AstraZeneca is planning to gradually withdraw from making its own active pharmaceutical ingredients (APIs) and will use China as the pinnacle of its new outsourcing plans.
The firm plans to increase its API outsourcing, following "the general trend within the pharma sector," Marc Jones, VP Global External Sourcing, AstraZeneca, told Outsourcing-Pharma.com.
China is set to play a starring role in this strategy, as the company pushes forward its current "in China for China" strategy towards an "in China for global" strategy. As part of this it is planning to make its sourcing centre in China eventually account for 90 per cent of all its global purchases.
In addition to China, AstraZeneca also has a sourcing centre in Bangalore, India, although currently these two centres contribute to no more than 10 per cent of its global sourcing.
The firm set up a dedicated sourcing centre in Shanghai at the beginning of this year, which will source APIs and chemical intermediates, along with other outsourcing products and services (e.g. packaging materials, contract R&D services, laboratory equipment and chemicals, contract formulation and packing) for AstraZeneca's global business.
To clarify the nature of its sourcing centre, AstraZeneca told Outsourcing-Pharma.com that "outsourcing is when we have made a decision to source a material or product external to the company. Sourcing is also an activity where we look for a source of the material or product. There are normally several sources and we go through a process to establish which one best suits our needs."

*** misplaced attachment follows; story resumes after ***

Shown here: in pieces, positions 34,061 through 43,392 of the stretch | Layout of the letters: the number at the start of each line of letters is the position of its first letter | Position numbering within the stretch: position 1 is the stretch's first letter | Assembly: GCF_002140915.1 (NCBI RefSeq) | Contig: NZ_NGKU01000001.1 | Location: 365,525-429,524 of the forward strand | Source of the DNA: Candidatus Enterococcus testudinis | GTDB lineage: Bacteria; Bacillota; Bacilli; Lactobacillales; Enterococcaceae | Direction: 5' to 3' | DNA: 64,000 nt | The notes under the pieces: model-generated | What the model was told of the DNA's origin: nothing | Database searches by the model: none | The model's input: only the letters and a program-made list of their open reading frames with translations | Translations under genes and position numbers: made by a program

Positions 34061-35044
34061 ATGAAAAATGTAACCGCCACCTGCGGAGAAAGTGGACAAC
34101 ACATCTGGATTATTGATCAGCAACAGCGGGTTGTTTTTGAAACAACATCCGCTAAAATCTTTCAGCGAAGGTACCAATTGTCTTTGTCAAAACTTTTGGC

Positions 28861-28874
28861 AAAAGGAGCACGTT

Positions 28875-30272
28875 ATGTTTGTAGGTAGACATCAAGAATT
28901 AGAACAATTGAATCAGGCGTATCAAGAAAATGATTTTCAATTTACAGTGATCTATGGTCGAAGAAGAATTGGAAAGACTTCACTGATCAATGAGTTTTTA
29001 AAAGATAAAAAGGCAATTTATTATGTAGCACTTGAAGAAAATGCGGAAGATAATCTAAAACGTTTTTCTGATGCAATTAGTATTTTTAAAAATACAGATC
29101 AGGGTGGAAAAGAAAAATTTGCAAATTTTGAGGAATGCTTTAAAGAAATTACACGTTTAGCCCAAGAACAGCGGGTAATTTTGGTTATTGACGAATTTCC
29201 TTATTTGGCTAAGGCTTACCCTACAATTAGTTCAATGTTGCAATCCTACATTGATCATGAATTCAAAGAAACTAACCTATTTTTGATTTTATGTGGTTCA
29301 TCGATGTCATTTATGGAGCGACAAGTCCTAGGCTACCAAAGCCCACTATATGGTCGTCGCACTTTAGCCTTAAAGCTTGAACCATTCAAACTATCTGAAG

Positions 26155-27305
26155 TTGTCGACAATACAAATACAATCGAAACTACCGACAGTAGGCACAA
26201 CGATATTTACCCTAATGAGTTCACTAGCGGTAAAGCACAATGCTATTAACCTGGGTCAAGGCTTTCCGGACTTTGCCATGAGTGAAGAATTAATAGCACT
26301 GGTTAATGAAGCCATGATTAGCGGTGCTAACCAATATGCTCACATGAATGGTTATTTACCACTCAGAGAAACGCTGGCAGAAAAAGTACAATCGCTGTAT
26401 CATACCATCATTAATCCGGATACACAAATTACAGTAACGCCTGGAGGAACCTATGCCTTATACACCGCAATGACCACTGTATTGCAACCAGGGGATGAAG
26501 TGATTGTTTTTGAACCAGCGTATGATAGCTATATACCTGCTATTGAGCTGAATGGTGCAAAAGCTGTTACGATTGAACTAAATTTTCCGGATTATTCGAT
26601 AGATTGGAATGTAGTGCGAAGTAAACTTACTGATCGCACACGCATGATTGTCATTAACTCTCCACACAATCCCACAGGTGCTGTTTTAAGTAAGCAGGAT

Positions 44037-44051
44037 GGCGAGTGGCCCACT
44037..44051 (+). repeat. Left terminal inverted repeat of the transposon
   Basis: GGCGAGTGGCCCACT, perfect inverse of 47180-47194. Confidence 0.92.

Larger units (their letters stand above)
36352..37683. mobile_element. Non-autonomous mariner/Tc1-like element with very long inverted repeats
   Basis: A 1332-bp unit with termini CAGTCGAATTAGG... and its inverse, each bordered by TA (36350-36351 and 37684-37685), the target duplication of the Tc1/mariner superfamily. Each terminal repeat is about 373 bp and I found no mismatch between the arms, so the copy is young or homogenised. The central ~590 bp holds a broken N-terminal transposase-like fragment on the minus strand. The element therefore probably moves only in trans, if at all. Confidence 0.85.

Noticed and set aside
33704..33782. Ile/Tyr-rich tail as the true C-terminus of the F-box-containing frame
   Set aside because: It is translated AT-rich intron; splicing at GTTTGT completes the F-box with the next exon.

"To establish these outsourcing contracts we need people to work on this and identify suitable contractors, draw up contracts, establish technical exchange etc. We have set up small groups of staff in both China and India to do these tasks and we refer to these groups as sourcing centres - i.e. they source the products from contactors."
The company, which currently spends $9bn (€6.6bn) a year on purchasing, said it will use the China sourcing centre to make purchasing savings of 10 per cent over the next three years.
The centre, which has so far made $25m worth of purchases, will be ramped up to achieve total purchases valued at $100 million in 2010, the firm said.
Currently, AstraZeneca produces 85 per cent of its APIs at its own manufacturing sites and outsources the remainder, however, as part of its new Asia strategy, the firm will is now "moving to exit making APIs in our own plants over the next 5 to 10 years," said Jones.
"The first step will be to exit API production in the UK at Macclesfield and in Plankstadt in Germany, although we would still have manufacturing capabilities in the medium term in Sweden, which is being downsized, and Avlon, near Bristol, and Dunkirk."
The firm did not comment on what it would do with the sites where it was caesing API manufacturing.
What it did say was that: "Outsourcing for APIs will give us flexibility going forward. Our plans in China and India are embryonic but we see this as the way forward."